Perspective distorts proportions, so we need to place the guide lines very carefully. It's best to use special, universal algorithms to divide an area into equal parts. Let's divide the front in half and in thirds—the porch seems to be about one-third of the length, so this would be useful for us.
First connect the corners of the front.
The diagonals of a rectangle show you the center of it even in perspective. So this is how we divide it into halves. Keep this middle line fully vertical.
Once we have the middle lines, we can use it to create thirds:
Keep these guide lines only that visible to use them later, but without confusing them with the final lines of the drawing.
The other side seems to be about five windows long, so it will be the most useful to us to divide it into fifths. There's an algorithm for this as well:
Again, keep these guide lines barely visible.
2. How to Add Windows and Doors in Perspective
We need more guide lines to place the elements on the wall properly. Because this is a building, we can expect the elements follow some kind of proportion. Once we discover it, we can use it in our drawing.
Look at the height of the outline above the windows, the windows, and the lower part of the wall. Mark them on the edge.
Draw parallel lines through these points. Do you remember what parallel means here?
It's the easiest to divide the areas in halves and thirds, so let's assume the window, with all its outline, is one-ninth of the length of the front. Divide each third into thirds to create guide lines for this.
The door does not have such obvious proportions, so we need to create it ourselves. Connect two clear points...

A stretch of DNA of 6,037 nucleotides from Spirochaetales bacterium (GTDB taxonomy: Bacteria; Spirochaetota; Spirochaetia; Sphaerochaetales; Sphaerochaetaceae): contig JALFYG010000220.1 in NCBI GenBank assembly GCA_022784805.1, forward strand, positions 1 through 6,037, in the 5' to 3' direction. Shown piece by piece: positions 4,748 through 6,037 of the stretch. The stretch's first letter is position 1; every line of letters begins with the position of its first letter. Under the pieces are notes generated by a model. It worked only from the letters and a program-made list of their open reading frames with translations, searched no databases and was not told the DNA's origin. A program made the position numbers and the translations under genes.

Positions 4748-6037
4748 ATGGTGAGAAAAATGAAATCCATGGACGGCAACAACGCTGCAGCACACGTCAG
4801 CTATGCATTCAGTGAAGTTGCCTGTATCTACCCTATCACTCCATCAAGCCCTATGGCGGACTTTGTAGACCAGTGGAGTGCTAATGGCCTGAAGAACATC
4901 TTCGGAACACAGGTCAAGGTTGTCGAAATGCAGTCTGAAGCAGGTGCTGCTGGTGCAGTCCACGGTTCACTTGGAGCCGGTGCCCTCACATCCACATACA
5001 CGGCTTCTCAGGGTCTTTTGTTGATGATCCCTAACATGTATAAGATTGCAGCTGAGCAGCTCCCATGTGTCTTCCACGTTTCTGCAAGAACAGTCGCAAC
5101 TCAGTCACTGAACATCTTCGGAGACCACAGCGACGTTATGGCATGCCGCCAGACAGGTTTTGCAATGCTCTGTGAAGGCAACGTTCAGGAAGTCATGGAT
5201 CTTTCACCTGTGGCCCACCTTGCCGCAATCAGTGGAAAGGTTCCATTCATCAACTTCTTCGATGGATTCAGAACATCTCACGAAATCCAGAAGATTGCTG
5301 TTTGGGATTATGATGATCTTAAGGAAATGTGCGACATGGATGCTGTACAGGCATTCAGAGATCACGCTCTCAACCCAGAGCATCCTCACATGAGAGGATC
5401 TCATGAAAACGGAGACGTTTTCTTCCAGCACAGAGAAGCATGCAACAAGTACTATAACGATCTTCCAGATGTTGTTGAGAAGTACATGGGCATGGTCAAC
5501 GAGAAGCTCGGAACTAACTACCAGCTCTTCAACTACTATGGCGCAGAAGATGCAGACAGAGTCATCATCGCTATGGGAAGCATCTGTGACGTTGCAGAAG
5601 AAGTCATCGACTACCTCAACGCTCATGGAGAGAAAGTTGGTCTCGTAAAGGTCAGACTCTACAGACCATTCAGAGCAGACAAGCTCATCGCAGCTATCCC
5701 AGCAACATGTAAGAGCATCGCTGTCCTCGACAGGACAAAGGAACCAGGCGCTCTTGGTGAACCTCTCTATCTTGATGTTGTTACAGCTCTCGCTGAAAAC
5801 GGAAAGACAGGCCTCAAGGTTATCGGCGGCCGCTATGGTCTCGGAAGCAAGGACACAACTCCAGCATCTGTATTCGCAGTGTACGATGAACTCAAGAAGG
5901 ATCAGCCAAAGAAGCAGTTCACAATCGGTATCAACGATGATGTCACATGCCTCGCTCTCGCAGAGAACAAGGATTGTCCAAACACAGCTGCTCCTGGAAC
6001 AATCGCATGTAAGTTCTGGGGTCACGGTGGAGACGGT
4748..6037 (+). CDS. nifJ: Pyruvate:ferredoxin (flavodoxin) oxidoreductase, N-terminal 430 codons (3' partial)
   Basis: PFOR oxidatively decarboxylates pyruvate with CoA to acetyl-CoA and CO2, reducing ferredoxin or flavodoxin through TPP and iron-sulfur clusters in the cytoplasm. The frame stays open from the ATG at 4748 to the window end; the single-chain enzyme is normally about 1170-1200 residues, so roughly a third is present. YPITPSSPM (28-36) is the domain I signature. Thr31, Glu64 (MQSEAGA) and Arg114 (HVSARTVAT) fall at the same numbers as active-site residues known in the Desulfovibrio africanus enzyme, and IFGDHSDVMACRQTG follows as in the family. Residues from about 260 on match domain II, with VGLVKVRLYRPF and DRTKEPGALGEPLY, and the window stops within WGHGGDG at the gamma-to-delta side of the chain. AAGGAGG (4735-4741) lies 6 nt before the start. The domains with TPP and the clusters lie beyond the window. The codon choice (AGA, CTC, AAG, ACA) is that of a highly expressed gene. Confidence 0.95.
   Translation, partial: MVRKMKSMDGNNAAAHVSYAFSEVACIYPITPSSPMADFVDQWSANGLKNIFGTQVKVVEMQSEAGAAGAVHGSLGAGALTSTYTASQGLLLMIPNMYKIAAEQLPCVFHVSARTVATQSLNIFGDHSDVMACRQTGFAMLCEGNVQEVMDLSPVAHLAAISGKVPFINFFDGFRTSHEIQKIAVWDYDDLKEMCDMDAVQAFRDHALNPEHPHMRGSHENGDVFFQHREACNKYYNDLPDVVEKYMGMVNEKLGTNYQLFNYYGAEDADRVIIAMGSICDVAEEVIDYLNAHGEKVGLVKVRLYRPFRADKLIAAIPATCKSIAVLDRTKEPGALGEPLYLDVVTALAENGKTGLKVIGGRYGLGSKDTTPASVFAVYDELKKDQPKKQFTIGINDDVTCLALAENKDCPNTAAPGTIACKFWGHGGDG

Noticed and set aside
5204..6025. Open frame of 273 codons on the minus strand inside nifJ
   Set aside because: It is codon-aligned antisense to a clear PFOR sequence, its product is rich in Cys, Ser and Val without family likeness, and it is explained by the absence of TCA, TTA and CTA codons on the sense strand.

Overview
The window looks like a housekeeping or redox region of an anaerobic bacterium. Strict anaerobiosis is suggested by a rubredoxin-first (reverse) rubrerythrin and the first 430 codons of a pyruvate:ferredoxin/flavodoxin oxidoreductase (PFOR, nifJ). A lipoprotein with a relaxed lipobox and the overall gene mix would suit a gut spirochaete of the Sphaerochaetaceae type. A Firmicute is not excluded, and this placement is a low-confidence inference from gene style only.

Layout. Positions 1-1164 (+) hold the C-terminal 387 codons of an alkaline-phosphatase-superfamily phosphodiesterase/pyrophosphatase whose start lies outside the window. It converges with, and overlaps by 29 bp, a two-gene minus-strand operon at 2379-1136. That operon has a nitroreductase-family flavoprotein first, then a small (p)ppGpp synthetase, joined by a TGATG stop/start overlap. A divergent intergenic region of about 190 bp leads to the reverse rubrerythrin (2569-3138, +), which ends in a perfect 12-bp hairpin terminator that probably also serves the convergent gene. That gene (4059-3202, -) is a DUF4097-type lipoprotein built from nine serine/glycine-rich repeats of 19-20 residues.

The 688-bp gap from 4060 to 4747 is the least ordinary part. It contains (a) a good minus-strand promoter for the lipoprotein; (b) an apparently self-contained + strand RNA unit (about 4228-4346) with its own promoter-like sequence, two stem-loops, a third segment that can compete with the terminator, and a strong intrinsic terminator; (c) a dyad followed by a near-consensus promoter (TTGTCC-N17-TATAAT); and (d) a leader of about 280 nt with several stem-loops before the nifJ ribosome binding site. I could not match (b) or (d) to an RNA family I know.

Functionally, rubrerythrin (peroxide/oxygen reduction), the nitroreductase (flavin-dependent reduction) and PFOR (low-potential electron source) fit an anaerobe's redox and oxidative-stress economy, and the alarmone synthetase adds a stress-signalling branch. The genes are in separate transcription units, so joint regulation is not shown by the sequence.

... and draw a vertical line through a crossing of the guide lines.
We now have enough guide lines to outline the windows and door.
The actual windows start slightly deeper within the outline. How can we guess their width? Well, let's create it! Symmetrical 'X's are easy to draw...
... and they neatly cross that upper guide line.
3. How to Draw a Roof in Perspective
The roof of the house in my reference is not a simple one, but don't let that discourage you! Every roof follows the same rules, and some just need more work to apply them.
Define the highest point of the roof. You must think in 3D—you can't just elongate one wall vertically and place that point there. That point must belong to both walls at the same time!
My roof has a "ridge" on top. Its width will be a nice reference point, but we need to define it first. Again, to add any length to our drawing in perspective, we must base it on something that's already been drawn. For example, draw two diagonals through the thirds on the side of the window (we can be sure they're symmetrical)...
... and draw a line through the point where they cross with the lowest horizontal guide line.
To draw the height of these lines, we need to place them on the same level as the middle line. Project some lines through guide lines to find the right spot.